By Don Wallis.
Field operations cannot succeed without competent office support.
According to Elizabeth Sanborn, chief operating officer at Independent Project Analysis, Inc., “about two-thirds of [construction] projects over $1 billion fail compared to smaller projects’ 40% failure rate.’’
These astonishing statistics are included in an article in Engineering News-Record co-authored by Debra K. Rubin, Alisa Zevin, Janice L. Tuchman, and Scott Blair.
Projects managed by the largest, most sophisticated construction, architecture, and engineering companies in the world fail 66% of the time. The failure rate for the construction industry as a whole approaches 30 to 40 %.
The main reason for these failures, according to the ENR report, is not shoddy workmanship. It’s inaccurate estimating, imprecise risk analysis, and poor coordination between the design professionals, the owner, the general contractor, and subcontractors and suppliers.
Everyone in construction knows that attention to the details of project management is essential. All construction managers know that profitability is best ensured by sharp pencils in the negotiating process prior breaking ground.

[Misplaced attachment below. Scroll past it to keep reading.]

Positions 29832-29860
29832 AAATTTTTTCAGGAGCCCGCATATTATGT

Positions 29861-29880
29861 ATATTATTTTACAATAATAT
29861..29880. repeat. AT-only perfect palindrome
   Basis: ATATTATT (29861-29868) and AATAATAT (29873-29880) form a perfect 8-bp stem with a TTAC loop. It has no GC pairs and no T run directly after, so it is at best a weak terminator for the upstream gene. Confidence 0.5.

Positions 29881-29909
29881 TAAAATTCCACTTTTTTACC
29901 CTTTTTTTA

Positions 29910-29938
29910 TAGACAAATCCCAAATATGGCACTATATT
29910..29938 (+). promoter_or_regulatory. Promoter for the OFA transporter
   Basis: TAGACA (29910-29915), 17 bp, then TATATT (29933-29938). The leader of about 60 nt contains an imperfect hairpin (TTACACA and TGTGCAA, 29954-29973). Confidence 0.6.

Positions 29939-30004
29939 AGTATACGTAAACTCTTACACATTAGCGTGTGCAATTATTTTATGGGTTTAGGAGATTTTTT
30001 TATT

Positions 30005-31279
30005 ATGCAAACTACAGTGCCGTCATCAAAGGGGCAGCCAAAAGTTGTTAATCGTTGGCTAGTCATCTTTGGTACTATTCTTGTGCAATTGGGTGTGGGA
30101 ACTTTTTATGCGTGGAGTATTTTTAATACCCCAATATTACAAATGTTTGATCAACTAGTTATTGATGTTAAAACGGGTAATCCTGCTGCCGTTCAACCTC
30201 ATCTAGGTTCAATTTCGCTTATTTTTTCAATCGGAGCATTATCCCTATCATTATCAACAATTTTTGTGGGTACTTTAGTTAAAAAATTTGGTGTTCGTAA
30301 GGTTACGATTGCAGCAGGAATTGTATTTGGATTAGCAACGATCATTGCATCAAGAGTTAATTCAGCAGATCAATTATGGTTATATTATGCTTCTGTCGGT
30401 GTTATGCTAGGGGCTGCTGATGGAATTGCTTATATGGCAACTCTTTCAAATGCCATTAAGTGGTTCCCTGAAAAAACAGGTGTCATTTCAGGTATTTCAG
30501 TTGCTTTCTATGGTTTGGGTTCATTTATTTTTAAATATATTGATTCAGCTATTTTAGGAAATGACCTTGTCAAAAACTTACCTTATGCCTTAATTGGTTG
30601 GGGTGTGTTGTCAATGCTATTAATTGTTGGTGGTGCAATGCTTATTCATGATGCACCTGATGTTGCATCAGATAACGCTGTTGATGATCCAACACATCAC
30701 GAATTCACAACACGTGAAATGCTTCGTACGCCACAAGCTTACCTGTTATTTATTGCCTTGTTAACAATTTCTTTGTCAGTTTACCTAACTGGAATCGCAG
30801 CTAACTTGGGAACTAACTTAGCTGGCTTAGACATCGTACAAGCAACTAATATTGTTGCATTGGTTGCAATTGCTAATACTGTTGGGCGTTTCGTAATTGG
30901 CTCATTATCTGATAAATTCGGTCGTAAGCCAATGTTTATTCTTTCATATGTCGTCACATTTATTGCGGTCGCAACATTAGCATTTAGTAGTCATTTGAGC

Modern estimating and project programs make it possible to control and coordinate every facet of the construction process. Real-time communication between companies in any part of the word is now available.
Why then do companies in our industry continue to lose money on their projects? There are several reasons.
Many projects are still awarded to the lowest bidder. This is often the company that overlooked a cost item in their bid.
Pricing information provided by owners to bidders is sometimes incomplete. This is especially true for projects where state-of-the-art technology is being tested for the first time.
And there are the classic cost overruns due to weather or unexpected increases in the cost of material.
Contingency funding is often insufficient.
“Stephan Cabano, president of Pathfinder LLC, stressed the importance for the owner to understand clearly a project’s scope and lock it down before the project is fully funded.” Contractors should do the same before signing contracts.
Economies Are ‘Fragile,’ but Firms Push Robust Strategies, Debra K. Rubin, Alisa Zevin, Janice L. Tuchman, Scott Blair, Engineering News-Record, Nov. 6/13, 2017.
Don Wallis has more than 40 years experience in residential and commercial construction, and land development. He also has a law degree and currently teaches Environmental Law at Santa Fe Community College.